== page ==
Piano lesson: Just talk


Reinder (age 7) aks what that thunderbolt is on the sheet. A quarter rest it is.

Marit (age 8) plays a Dutch song about a boy who is alone: Tussenin. 'Why does it sound so sad?' I asked, expecting the answer 'because the boy feels lonely'. But she sad: 'Because it starts with a 'd'. Songs starting with a d always sound sad.' She didn't had any lesson about major and minor yet...

Pauline (age 9) plays Bach's menuet on her own way: midi. I couldn't say her that she put her hands on the 'wrong' note. I only told her that the original was an 'another' note. It inspired me to finish it this way.

Stijn (age 11) played a little song with fifths. 'You can end with just the melody (g-g-c) in the left hand too', I said, 'in stead of a fifth'. 'No, that's not nice', he said, 'it's sounds like in the church then.' He didn't study any music history yet, but already 'knew' that religious music often is (was) in unison.

Lesson about the F clef and the second stave: 'The notes below the central c need a place too.' Wout (age 9): 'O, I see, they give them a bunk bed!'

Ira (age 7) played her piece rather staccato. I showed her what she did. 'Yes I hear,' she said, 'your fingers seem to have a cold. They do 'achoo!' all the time.

An email about one of my sheets: 'My teacher asked me where the rest of the piece may be?' Well, I mostly don't transcribe the whole song as long as it is. That's not only because it would be too long to study. It would be too boring to play on the piano. A song has his whole group to play with: drums, basses... you can't put them all in one piano sheet.

Wout (age 9): 'Isn't it amazing, that one can make thousands of different pieces with only that one piano!'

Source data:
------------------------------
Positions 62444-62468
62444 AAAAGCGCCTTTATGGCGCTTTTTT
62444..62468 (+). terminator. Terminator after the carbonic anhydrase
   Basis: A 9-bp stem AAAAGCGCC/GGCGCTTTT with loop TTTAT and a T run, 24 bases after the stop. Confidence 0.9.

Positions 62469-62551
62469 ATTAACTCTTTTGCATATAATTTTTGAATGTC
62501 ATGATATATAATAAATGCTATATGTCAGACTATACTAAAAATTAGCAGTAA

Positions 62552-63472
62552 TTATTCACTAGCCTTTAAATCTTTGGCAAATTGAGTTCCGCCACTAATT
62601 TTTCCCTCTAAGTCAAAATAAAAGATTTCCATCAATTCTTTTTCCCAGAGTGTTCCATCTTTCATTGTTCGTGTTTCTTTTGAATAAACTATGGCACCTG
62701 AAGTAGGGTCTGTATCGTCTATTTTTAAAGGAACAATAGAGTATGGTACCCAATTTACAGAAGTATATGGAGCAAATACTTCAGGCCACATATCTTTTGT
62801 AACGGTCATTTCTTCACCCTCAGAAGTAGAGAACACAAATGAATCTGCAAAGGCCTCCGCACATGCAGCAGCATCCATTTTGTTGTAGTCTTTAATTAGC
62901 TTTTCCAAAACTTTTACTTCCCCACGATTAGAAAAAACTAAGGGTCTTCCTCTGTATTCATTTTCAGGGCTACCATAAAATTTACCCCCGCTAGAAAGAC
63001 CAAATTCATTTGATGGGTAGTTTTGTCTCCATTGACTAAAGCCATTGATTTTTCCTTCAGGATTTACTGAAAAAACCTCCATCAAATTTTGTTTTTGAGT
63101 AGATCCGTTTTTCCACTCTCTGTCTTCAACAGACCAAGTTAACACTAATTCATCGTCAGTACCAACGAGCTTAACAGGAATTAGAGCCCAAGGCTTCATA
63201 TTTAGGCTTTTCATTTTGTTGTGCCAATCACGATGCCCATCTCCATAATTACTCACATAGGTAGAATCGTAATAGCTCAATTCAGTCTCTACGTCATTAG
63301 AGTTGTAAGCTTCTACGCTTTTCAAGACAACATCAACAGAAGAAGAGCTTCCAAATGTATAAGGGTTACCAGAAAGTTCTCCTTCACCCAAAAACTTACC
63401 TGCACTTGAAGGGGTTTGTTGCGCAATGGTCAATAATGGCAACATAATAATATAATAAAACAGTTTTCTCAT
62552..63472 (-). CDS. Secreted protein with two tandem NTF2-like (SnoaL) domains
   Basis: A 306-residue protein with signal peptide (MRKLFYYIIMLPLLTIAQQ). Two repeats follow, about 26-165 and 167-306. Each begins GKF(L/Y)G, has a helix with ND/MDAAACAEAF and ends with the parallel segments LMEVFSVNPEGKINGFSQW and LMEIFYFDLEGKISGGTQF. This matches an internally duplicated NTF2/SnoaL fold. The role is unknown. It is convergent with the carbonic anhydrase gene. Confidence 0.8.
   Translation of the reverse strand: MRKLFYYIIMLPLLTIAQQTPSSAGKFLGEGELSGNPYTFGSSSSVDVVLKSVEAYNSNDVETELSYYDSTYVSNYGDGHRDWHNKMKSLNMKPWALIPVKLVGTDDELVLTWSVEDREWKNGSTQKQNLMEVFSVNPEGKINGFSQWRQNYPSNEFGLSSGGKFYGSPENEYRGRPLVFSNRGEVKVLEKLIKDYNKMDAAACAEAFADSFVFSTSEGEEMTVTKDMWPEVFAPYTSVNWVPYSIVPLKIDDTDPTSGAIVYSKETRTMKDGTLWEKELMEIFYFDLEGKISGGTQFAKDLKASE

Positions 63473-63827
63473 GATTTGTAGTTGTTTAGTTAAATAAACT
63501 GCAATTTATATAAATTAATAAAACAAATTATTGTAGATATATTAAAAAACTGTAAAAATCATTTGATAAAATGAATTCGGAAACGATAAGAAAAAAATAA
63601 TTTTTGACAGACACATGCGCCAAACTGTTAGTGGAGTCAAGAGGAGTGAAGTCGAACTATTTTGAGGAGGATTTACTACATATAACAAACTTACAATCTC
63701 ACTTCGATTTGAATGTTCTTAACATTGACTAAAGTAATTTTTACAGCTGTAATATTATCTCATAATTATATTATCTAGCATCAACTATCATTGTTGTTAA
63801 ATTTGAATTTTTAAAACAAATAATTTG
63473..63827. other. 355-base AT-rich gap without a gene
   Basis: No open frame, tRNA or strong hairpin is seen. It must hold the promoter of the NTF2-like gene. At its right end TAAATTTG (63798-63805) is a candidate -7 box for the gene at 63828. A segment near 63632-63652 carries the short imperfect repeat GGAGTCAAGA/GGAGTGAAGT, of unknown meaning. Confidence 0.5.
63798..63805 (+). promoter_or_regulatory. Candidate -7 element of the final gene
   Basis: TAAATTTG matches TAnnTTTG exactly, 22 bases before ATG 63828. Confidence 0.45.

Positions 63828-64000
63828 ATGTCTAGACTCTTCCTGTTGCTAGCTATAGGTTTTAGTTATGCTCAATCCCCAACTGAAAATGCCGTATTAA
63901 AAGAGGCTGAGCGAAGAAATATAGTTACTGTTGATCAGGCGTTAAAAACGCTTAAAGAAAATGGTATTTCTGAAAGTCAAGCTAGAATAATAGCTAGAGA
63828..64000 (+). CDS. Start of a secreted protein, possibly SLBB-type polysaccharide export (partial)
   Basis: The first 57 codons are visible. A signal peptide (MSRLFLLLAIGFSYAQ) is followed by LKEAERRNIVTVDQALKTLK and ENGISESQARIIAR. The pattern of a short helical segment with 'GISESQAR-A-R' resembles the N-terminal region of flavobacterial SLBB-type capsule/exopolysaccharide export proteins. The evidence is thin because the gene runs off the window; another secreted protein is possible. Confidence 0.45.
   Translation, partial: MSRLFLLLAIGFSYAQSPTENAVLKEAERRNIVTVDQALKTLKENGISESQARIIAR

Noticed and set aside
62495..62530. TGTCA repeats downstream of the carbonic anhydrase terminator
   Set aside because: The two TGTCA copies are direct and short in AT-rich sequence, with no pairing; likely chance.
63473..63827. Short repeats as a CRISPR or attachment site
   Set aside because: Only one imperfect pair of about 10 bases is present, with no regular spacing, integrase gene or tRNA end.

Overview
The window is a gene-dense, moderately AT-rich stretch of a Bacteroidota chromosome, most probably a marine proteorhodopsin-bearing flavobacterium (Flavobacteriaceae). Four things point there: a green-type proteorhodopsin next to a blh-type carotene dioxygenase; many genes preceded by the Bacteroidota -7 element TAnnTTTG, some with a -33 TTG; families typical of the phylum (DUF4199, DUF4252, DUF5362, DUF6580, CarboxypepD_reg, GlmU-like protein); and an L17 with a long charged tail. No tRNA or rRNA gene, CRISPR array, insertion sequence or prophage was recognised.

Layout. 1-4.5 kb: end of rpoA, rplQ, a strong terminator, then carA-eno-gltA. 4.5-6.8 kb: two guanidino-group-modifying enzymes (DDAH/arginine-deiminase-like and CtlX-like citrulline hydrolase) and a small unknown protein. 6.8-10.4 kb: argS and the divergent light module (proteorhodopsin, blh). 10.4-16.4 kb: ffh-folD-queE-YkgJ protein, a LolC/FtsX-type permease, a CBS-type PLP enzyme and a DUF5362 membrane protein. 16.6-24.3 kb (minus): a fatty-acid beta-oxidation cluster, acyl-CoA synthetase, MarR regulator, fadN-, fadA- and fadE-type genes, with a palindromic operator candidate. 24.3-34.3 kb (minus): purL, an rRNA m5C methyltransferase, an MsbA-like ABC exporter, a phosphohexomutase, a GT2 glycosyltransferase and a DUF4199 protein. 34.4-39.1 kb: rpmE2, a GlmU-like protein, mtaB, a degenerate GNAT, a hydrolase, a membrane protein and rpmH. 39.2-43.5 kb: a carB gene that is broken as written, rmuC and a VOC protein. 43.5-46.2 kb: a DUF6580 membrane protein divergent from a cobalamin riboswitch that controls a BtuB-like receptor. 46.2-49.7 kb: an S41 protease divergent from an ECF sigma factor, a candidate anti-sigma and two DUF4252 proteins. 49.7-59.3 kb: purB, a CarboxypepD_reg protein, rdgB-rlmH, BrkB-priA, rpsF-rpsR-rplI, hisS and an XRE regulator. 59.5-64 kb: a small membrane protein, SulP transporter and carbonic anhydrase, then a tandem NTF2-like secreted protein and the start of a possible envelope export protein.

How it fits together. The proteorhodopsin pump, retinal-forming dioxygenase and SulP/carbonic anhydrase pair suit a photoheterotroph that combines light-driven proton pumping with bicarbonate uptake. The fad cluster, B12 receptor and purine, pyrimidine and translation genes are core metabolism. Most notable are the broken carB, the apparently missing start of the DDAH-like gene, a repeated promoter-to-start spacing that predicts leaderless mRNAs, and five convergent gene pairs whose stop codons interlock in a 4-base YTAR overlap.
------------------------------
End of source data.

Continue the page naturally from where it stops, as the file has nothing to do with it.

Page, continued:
Lesson about the fifth. 'Beware of the b!', I said. Jana (age 11) put a painfull facial expression. 'What's up?' I asked. 'I already heard it in my head,' she said. 'The 'b-f' sound, which has to be b-f#.'

I asked Ira (age 6) to put her both hands (for the first time) on the piano on c d e f g, one octave from each other. 'Ooh', she said, 'that's too close, there is no place anymore for myself!' She meant her body between her arms...

Margot (age 11) had the lesson about chords. After that we practised a part of I would stay, Krezip. At home, Margot confused both lessons. The result was surprising: midi

According to Simon (age 8) the lower notes are 'at the bottom' of the piano in stead of the left side.

Pauline (age 7) had her first lesson and already knew 'do re mi fa sol la si do'. I aksed if her mother had told her that. 'O no', she said, 'those names always have been in my head. They've come there on their own.'

In the Dutch language a sharp is called kruis, which means 'cross', because of the shape it has. 'Remember the note is higher, because a cross is always placed somewhere up-high', I said, as a memory aid. 'Oh yes, I know what a cross is', said Yarah (age 7). 'Little Jezus had a cross against the wall above his bed!'

June (age 7) plays the right hand. 'I didn't practise the under text yet', she said, (a non existing word that she made up herself). Meaning the left hand.

Louise says that on a sheet every first note of a measure is 'behind the corner'.

The Dutch language uses a beautiful name for a grand piano: vleugelpiano, which means 'wing piano'. More beautiful was Olivier's idea, he thought it was called vlinderpiano, meaning 'butterfly piano'.

Eva asks if the fingerprints are written on the sheet. She means the fingering.

Olivier (age 13) loves Bizets l'Arl├ęsienne. 'There is this place where the music seems to turn around', he said. We found what he meant by this 'turning around': the modulation at 1:02. That was a nice try from him to discribe a modulation!